It always makes me the same effect. Do you know when you look at a place and feel a vibration that touches your heart?
There is no need to go to look for something unique and peculiar, new and shocking, because it warns you looking at a house, the shape of a window, the color of the stone, the road signs, the colourful coating of a shop window.
It always gives me the same effect when I leave the airport and start looking around. The feeling is a bit of a return home after a long time. And last time I realized that this pounding now I do not alone London, or England in general: Dear Scotland, I can say, you have torn down any boundary of the geography of my passion.
I am experiencing the longest stage of falling in love of my life, now it is clear, that it started even before that summer in Brighton, 1996.
The sky above Dundee is grey but I wasn’t expecting anything different. I slept in a beautiful place and in one of those beds so fluffy that you wake up with the feeling of having spent the night on a cloud, or a wad of batting.
The air is sparkling and the English breakfast magnificently plentiful, served in a room from the large windows that overlook the River Tay and dozens of porcelain teapots for chandeliers.
I am already happy like that.
Later, when the clouds leave space to a turquoise sky, I will be even more.
We get in the car, it’s time to start the journey: from Dundee in Aberdeen, following the coast line, in a succession of castles and forts about 140 kilometers long.
Travelling from Dundee to Aberdeen: all our stops.
Claypotts Castle: A castle with modest dimensions but a rugged appearance, dating back to the second half of the 1500, which is now practically in the middle of Broughty Ferry, a residential suburb of Dundee. The entrance in the surrounding courtyard is free and possible 365 days a year, the interior is only to be visited by reservation.
Broughty Ferry Castle It is the fort of the 15th century dominating the estuary of Tay. Inside it houses a historical-naturalistic museum and the entrance is free.
Dunninald Castle It was released in its final version in 1824, by architect James Gillespie Graham, in Gothic Revival style.
The entrance to the gardens is free – just before you reach the building you will encounter a letterbox where you can leave a donation suggested of 4 pounds and take a free map of the property. The interiors, however, can be visited by taking part in a paid afternoon tour.
The surrounding park, coloured by endless expanses of hyacinths and daffodils, whose driveways are covered by carpets of small daisies, has almost a wild appearance – not for nothing is called Wild Garden – but it is actually cared for in the smallest detail by the hands of a skilled gardener.
Intrigued by the buzz of our drone around the castle, a slender and delicate old lady, followed by a lively Jack Russell – who has not thought twice to take advantage of my moment of distraction to throw a nice lick on my lips – has approached to exchange two chatter. A few minutes later, after wandering his search, he introduced us to the husband, to whom he asked to give us the email address to have a copy of the photo that we had taken from above. While we continue to tell him what our itinerary in Scotland will be, I keep an eye on her and I see the lady caring after the sheets stretched on a wire tied between two trees.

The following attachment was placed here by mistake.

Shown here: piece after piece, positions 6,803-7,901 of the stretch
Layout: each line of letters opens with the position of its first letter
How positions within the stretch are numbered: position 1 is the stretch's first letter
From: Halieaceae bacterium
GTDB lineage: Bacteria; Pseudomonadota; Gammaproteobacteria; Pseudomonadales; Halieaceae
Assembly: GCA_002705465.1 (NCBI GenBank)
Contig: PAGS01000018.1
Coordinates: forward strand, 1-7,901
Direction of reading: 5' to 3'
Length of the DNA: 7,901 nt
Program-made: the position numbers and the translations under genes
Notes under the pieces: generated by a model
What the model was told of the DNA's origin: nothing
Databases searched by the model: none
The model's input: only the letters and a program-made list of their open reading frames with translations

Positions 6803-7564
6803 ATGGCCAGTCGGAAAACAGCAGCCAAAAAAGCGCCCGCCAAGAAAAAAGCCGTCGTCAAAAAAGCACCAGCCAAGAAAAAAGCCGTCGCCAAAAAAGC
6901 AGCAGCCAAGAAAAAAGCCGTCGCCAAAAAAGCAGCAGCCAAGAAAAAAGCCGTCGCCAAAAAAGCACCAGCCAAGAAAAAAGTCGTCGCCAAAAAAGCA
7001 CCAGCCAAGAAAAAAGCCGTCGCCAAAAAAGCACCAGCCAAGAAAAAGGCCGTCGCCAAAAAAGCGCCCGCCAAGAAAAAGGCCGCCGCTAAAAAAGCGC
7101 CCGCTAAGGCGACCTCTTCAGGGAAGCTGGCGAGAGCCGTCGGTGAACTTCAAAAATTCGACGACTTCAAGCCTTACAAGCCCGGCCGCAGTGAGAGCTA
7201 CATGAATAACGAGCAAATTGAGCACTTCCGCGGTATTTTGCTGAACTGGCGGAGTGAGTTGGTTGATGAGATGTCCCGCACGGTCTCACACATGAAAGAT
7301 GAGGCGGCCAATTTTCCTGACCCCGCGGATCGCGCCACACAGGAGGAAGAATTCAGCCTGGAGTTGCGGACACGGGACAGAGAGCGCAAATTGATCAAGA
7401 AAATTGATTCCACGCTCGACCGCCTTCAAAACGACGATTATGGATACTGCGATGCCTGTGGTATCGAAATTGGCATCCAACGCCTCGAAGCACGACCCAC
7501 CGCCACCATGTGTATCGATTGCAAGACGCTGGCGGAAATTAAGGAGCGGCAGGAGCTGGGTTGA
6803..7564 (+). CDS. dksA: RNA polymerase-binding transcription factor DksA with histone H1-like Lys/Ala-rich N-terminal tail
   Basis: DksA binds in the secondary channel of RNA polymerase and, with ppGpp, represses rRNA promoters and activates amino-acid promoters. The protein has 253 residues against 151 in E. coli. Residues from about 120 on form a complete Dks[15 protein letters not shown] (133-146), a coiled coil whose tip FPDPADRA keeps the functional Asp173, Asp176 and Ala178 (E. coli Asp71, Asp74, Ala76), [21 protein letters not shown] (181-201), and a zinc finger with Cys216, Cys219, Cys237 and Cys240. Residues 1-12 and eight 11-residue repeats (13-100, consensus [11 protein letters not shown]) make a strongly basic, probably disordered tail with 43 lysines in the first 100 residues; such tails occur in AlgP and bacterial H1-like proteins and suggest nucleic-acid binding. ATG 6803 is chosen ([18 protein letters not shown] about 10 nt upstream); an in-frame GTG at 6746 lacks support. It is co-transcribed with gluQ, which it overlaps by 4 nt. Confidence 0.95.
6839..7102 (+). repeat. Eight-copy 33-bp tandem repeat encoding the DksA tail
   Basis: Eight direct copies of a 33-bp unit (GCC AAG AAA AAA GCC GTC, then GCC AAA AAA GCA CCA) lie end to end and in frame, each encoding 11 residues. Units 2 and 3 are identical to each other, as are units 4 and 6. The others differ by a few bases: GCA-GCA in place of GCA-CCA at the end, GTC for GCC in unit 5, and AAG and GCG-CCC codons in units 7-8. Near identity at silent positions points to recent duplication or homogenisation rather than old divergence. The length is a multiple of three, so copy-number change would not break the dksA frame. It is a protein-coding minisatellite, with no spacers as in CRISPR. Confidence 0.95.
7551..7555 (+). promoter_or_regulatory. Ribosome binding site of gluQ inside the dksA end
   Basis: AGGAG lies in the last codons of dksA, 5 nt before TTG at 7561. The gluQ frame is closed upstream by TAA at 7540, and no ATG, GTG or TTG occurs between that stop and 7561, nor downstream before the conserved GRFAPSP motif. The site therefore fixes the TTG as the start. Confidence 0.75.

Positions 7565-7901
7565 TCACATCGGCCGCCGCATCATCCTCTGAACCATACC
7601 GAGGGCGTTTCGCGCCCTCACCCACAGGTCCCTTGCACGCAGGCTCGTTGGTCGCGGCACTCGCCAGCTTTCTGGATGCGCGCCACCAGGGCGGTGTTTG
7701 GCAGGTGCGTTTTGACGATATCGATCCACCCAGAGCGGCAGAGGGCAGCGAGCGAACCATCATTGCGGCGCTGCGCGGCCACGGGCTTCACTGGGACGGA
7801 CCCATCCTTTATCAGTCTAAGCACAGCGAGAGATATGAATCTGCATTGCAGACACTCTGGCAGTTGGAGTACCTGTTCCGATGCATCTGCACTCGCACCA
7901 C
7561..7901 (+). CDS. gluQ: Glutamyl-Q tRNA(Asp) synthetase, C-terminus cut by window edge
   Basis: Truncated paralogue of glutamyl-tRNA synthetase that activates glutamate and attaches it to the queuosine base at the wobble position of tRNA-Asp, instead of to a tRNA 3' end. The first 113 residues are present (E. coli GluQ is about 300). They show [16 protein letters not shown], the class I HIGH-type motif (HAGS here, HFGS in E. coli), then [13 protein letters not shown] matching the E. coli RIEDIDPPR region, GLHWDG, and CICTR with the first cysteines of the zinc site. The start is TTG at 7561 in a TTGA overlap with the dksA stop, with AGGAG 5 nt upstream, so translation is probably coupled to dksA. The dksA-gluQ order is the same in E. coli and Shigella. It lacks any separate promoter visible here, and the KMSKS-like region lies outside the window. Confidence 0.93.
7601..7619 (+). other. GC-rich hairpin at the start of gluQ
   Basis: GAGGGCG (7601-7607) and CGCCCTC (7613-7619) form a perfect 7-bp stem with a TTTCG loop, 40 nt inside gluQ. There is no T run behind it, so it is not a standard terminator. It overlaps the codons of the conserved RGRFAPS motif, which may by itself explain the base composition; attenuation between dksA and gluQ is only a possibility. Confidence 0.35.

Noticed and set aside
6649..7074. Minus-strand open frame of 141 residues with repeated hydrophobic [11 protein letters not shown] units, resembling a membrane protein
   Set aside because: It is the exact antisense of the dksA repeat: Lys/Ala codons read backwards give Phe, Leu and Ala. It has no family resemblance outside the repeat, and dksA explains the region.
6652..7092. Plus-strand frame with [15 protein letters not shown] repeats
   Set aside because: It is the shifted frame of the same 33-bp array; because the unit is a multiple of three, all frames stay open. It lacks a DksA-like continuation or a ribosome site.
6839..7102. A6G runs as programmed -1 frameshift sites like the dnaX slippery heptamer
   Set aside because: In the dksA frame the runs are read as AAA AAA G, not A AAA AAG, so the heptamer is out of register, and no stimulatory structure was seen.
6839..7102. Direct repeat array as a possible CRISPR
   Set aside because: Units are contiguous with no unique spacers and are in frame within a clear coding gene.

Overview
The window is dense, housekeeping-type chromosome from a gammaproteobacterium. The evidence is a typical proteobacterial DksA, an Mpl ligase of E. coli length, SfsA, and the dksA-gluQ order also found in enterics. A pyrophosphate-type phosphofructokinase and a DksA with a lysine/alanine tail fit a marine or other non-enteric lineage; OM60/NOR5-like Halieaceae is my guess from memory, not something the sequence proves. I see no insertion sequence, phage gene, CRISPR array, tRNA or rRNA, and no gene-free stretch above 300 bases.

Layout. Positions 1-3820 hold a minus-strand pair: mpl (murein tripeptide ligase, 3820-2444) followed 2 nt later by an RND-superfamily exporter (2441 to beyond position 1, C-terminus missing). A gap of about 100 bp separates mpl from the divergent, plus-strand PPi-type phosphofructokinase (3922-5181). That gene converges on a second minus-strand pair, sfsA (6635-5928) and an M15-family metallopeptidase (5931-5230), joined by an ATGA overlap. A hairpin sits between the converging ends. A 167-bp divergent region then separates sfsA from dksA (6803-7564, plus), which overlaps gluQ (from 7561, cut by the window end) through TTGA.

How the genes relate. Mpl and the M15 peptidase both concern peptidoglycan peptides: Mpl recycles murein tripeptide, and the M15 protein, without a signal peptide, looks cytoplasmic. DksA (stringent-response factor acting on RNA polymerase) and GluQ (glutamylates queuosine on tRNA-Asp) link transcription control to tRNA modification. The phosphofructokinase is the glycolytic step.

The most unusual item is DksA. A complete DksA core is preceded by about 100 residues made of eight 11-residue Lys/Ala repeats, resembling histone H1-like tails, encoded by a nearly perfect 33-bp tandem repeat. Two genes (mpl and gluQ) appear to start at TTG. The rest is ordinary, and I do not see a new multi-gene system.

Only once I came home and have sent that email with the photo, I’d find that I had known Jonathan e Rosalinde Stansfeld.
Scurdie Ness It is the promontory, in the village of Ferryden, on which stands the homonymous lighthouse built in 1870. The cottages around the lighthouse were inhabited by the Lighthouse manager and his assistant – and their families – until 1987, when the light was automated: Today they are the property of a private person who transformed them into a holiday home.
A pedestrian street leads to the foot of the lighthouse, where seals, dolphins and even whales can be spotted. Unfortunately, we were not so lucky.
Ecclesgreig Castle It was probably the biggest disappointment of the trip, nay not, the only one.
I had pinned the name of this castle after seeing Some photos And having read that is the place to which it was inspired Dracula by Bram Stoker, although this statement is not documented and someone argues that the writer was inspired instead by the castle of Slains, during his stay in Crudeen Bay.
But once we arrived on the spot we realized that the castle lies in complete state of abandonment.
We did not reach the grounds and the main façade as there was a Jeep parked in such a way as to be a clear invitation to stay away. Spying literally from the keyhole, we realized that the interior is totally devastated and now wrapped by weeds.
From the few information that I have managed to find, it seems that at the moment has not yet arrived the right project to recover it and access to the gardens is allowed only a few times a year: During the Snodrop Festival in March and June 21.
Crawton It was a fishing village that was definitively abandoned in 1927 following the low fish of the surrounding sea. Today are still visible some ruins of 23 cottages that constituted it but the real reason to reach it is the nature reserve of Fowlsheugh, where several trails wind.
The photos do not do justice to the scenario that appears before the eyes when you reach the edge of the cliff: the gaze ranges along the profile of the cliffs, between lighthouses, waterfalls and gorges where some of the most numerous colonies of seabirds are found, from the Urie to the sea puffins.
In the air, it is a continuous, deafening circling of seagulls.
But this video It can help you get an idea.